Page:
Gender Pay Gap Widens: Men’s Earnings Growing Twice as Fast as Women’sThe glass ceiling is still very much intact, as new Labor Department data reveals.
The glass ceiling is still very much intact, as a recent study reveals. According to Labor Department data, the gender pay gap is widening again because men’s earnings are growing this year at twice the rate of women’s.
The median weekly earnings for full-time male workers was $889 in the third quarter, representing a 2.2 percent increase from a year earlier. Meanwhile, full-time female workers’ earnings were $721, up just 0.8 percent from a year earlier.
“The latest data marks the third straight quarter that the increase in male earnings was at least double that of female workers,” The Wall Street Journal reports. “As a result, women who work full time earned 81.1 cents for every dollar a man earned from July through September. That’s down more than a penny from a year earlier.”
From The Wall Street Journal:
The trend suggests the narrowing of the pay gap may have at least temporarily stalled this year.
Median weekly earnings of full-time female workers were 83.5% of equivalent male earnings in the second quarter of 2014, the narrowest pay gap on record back to 1979, according to that measure.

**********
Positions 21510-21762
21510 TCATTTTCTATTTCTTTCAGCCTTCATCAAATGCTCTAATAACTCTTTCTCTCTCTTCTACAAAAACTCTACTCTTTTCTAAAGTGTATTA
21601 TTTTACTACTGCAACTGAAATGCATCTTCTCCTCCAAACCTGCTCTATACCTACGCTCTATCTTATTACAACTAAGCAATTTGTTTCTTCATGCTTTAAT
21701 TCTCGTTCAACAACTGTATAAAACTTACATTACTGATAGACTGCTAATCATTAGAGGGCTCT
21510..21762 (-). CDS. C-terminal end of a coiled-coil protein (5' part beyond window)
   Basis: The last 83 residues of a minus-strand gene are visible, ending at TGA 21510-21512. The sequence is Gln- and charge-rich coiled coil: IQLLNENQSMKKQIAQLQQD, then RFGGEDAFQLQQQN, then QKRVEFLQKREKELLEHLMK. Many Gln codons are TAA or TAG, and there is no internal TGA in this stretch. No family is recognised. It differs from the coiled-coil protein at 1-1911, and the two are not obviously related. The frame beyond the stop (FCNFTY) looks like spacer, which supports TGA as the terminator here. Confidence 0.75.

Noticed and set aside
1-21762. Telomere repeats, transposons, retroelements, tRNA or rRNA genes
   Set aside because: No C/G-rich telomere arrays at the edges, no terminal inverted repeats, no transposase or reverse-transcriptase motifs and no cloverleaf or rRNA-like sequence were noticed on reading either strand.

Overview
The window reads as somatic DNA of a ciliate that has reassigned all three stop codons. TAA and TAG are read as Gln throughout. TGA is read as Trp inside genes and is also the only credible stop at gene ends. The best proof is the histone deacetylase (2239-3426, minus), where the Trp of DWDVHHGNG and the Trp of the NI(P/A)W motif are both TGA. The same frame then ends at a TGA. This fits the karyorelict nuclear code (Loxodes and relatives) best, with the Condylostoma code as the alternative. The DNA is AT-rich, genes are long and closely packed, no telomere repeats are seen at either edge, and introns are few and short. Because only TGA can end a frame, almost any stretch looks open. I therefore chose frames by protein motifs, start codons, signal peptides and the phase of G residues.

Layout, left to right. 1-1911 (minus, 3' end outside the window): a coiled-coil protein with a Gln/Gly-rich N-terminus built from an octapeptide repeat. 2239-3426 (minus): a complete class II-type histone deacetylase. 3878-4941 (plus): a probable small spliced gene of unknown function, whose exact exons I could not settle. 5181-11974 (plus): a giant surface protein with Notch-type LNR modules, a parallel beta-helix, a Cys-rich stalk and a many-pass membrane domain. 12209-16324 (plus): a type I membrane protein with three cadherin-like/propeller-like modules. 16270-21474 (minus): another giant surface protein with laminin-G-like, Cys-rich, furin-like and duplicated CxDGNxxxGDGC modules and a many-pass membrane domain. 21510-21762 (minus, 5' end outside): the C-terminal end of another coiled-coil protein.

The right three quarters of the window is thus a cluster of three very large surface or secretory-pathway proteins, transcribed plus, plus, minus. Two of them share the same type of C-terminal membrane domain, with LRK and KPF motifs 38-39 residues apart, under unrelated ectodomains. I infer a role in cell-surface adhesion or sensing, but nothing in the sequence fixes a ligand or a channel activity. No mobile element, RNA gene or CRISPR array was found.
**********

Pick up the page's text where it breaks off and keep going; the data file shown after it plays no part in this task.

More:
Until this year, the gap had narrowed during most of the current economic expansion. But that was largely because male earnings were weak—declining in five quarters between 2010 and 2014—and women mostly saw modest gains.
The gender-pay gap has received widespread attention from the likes of President Barack Obama, actress Patricia Arquette at this year’s Academy Awards, and most recently by “Hunger Games” and “American Hustle” star Jennifer Lawrence, who wrote an essay last week called “Why Do I Make Less Than My Male Co-Stars?”
One factor driving the wider gap this year is increasing pay for men in higher-wage, professional fields. Median weekly pay for men working full time in professional jobs, a category that includes engineers, lawyers and teachers, was $1,345 in the third quarter, up 7.4% from a year earlier. Similar women earned $970 a week, a 2.2% increase from a year earlier.
Median weekly wages is just one of several government measures that can be used to examine gender inequality.
A Census report published last month looking at median annual pay showed last year’s gap was the smallest on records back to 1960. That report showed women earned 78.6% of similar men in 2014.
Read the full article here.
–Posted by Roisin DavisWait, before you go…
If you're reading this, you probably already know that non-profit, independent journalism is under threat worldwide. Independent news sites are overshadowed by larger heavily funded mainstream media that inundate us with hype and noise that barely scratch the surface. We believe that our readers deserve to know the full story. Truthdig writers bravely dig beneath the headlines to give you thought-provoking, investigative reporting and analysis that tells you what’s really happening and who’s rolling up their sleeves to do something about it.
Like you, we believe a well-informed public that doesn’t have blind faith in the status quo can help change the world. Your contribution of as little as $5 monthly or $35 annually will make you a groundbreaking member and lays the foundation of our work.Support Truthdig
There are currently no responses to this article.
Be the first to respond.